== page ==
With the World Championships about to kickoff and the month of August coming to a close, I think it’s more than appropriate for us to start getting a little excited about the upcoming year (especially now that we’ve seen the schedule). And a big part about the anticipation and excitement for this upcoming season has to do with the natural progression that a young team must make to go from potential contender to a championship reality.
So with that in mind, I’m going to look at five different things over the next few weeks that I’d really like to see happen next year because I believe these are the five developments that will take the Thunder from being a young and promising squad to a legitimate, without-question championship contender.
And no, these are not in any specific order of importance whatsoever.
1. James Harden replaces Thabo Sefolosha in the starting lineup.
I know this is going to be a source of debate among the Thunder’s fan base but, to me, it just seems unbelievably obvious that for the Thunder to take that next step, James Harden has to win (emphasis on win) the starting lineup job at some point in the next season.
Now the arguments for keeping Thabo as the starting SG are solid. He’s one of the best perimeter (if not the best) defensive players in the league. He anchors one of the league’s best defenses and is that guy when the clock is winding down, the game is on the line and your team needs a stop against an elite scorer.
But guess what, there’s about forty-seven other minutes during a ball game besides the last minute and thanks to the lovely part about the ball being advanced past half-court for the offense on a timeout, most coaches are going to be able to sub-in defensive specialists in late game situations, which is where Thabo would be invaluable.
And that’s really what I think Thabo’s role is going to have to become for the Thunder to escape being just a playoff contender. He’s an elite defender, a below average offensive player and he is not extraordinarily gifted at passing, court vision, dribbling or three-point shooting. And to me, that spells “specialist role player” on a championship team a whole lot more than it does “starting shooting guard” on a championship team.
The Thunder as a whole now are a great defensive team. Did they need Thabo in the starting lineup at the beginning of last season? Absolutely. But do they need him now in the starting lineup to help establish the defensive mindset they need to win? I really don’t think so anymore.
The issue between Harden starting versus Thabo starting really comes down to if Thabo’s defense and below average offense helps the team better than Harden’s offense and average defense does. And that’s precisely why I want Harden to replace Thabo in the starting lineup next season.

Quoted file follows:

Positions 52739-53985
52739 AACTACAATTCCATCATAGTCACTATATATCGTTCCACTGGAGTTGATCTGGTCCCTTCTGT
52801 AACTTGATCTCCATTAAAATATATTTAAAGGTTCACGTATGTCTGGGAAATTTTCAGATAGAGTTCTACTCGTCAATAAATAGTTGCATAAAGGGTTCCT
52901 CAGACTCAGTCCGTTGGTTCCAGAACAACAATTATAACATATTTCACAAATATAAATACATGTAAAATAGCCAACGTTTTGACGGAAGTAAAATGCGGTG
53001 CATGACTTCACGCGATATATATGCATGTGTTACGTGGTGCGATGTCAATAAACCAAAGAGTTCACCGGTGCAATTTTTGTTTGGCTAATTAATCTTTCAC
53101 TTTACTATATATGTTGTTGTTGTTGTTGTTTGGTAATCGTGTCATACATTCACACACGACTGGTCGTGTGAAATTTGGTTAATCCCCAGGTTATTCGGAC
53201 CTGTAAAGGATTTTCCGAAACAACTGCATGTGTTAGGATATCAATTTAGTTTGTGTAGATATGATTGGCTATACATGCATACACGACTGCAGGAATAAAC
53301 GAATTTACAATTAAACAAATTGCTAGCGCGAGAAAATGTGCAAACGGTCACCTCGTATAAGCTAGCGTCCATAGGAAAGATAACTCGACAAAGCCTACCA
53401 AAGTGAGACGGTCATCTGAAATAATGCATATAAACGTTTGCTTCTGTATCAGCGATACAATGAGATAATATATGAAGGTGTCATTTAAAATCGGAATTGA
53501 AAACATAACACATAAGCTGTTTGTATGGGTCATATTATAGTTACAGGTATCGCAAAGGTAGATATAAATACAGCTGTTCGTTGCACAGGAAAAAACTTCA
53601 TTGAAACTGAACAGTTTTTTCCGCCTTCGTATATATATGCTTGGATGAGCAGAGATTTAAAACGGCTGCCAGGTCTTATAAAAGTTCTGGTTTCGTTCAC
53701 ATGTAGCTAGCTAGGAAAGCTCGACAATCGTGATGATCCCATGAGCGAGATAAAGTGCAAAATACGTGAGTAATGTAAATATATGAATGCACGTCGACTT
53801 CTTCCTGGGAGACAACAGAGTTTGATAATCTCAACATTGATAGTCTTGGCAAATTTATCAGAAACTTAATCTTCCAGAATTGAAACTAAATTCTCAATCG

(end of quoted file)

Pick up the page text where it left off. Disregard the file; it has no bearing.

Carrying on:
The gap between Thabo’s defensive impact and Harden’s defensive impact closed last year despite the reality that Thabo will probably always be a better defender than Harden. But the gap between Harden’s offensive impact and Thabo’s offensive impact only widened with each passing game.
When the opposition did not have a premier wing scorer that needed to be shut down, Thabo was pretty useless (sorry, but it’s true), especially the better the Thunder’s team defense became. Not only that, but Thabo is such a detriment on the offensive end that teams were able to double team Durant and not get punished because of it in any way since Thabo never hurt them with the fact that he was wide open.
Harden, on the other hand, absolutely hurt the other team if he was left wide open from distance or especially if he had a wide open driving lane. The Thunder need that third scorer to take the pressure off of Westbrook and Durant as the somewhat diluted offensive system they run is so dependent on them. Harden can be that third scorer.
Plus, Harden compliments Westbrook and Durant better than Thabo does. Westbrook’s weaknesses get cancelled out with Harden’s strengths. They’d help each other out so much that I honestly think Westbrook would see a nice jump in his statistics (assists, efficiency, etc) playing next to James Harden for 34-40 minutes a game.
And Harden showed major signs of improvement in only his rookie season on the defensive side of the ball after playing only zone at Arizona State. Add on the fact that Harden’s offensive efficiency got better and better, especially after the All-Star break, and I find it hard to believe the argument that Thabo’s defensive ability to stop one other opposing team’s best scorer while hurting the Thunder in almost every way on offense should keep him in the starting lineup.
That is why if James Harden can’t beat out Thabo Sefolosha for the starting spot at some point next season, I will be pretty disheartened. Because you don’t draft someone with the #3 pick if he can’t beat out a role player, even if that role player is one of the elite defenders in the league.